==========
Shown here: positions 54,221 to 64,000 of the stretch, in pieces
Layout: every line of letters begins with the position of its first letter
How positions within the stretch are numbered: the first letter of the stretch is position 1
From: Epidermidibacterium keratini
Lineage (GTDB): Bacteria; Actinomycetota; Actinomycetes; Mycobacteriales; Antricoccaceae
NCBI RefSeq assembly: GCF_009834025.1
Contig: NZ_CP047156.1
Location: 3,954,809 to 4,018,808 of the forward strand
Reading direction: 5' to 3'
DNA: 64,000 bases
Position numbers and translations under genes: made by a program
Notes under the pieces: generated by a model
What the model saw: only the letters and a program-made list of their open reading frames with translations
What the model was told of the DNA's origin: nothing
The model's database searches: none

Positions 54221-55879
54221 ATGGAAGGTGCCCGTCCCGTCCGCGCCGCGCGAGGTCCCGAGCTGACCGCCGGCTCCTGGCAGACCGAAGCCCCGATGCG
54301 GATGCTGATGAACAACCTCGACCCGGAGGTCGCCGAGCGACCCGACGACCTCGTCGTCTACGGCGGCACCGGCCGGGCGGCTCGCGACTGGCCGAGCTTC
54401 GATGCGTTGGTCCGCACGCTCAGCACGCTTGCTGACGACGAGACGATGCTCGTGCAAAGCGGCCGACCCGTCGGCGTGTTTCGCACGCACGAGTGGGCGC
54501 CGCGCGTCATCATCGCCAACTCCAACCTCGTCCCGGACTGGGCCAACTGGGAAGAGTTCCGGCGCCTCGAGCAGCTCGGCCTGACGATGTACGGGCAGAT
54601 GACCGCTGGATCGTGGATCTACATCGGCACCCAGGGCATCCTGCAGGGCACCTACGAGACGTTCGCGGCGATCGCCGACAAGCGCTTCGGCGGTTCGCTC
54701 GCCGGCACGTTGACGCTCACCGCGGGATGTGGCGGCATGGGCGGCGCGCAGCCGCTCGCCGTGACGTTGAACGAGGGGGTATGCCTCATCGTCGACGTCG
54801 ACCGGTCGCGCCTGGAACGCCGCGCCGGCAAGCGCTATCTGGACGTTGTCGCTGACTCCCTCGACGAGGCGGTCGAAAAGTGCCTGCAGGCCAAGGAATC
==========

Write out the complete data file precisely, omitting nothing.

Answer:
Shown here: positions 54,221 to 64,000 of the stretch, in pieces
Layout: every line of letters begins with the position of its first letter
How positions within the stretch are numbered: the first letter of the stretch is position 1
From: Epidermidibacterium keratini
Lineage (GTDB): Bacteria; Actinomycetota; Actinomycetes; Mycobacteriales; Antricoccaceae
NCBI RefSeq assembly: GCF_009834025.1
Contig: NZ_CP047156.1
Location: 3,954,809 to 4,018,808 of the forward strand
Reading direction: 5' to 3'
DNA: 64,000 bases
Position numbers and translations under genes: made by a program
Notes under the pieces: generated by a model
What the model saw: only the letters and a program-made list of their open reading frames with translations
What the model was told of the DNA's origin: nothing
The model's database searches: none

Positions 54221-55879
54221 ATGGAAGGTGCCCGTCCCGTCCGCGCCGCGCGAGGTCCCGAGCTGACCGCCGGCTCCTGGCAGACCGAAGCCCCGATGCG
54301 GATGCTGATGAACAACCTCGACCCGGAGGTCGCCGAGCGACCCGACGACCTCGTCGTCTACGGCGGCACCGGCCGGGCGGCTCGCGACTGGCCGAGCTTC
54401 GATGCGTTGGTCCGCACGCTCAGCACGCTTGCTGACGACGAGACGATGCTCGTGCAAAGCGGCCGACCCGTCGGCGTGTTTCGCACGCACGAGTGGGCGC
54501 CGCGCGTCATCATCGCCAACTCCAACCTCGTCCCGGACTGGGCCAACTGGGAAGAGTTCCGGCGCCTCGAGCAGCTCGGCCTGACGATGTACGGGCAGAT
54601 GACCGCTGGATCGTGGATCTACATCGGCACCCAGGGCATCCTGCAGGGCACCTACGAGACGTTCGCGGCGATCGCCGACAAGCGCTTCGGCGGTTCGCTC
54701 GCCGGCACGTTGACGCTCACCGCGGGATGTGGCGGCATGGGCGGCGCGCAGCCGCTCGCCGTGACGTTGAACGAGGGGGTATGCCTCATCGTCGACGTCG
54801 ACCGGTCGCGCCTGGAACGCCGCGCCGGCAAGCGCTATCTGGACGTTGTCGCTGACTCCCTCGACGAGGCGGTCGAAAAGTGCCTGCAGGCCAAGGAATC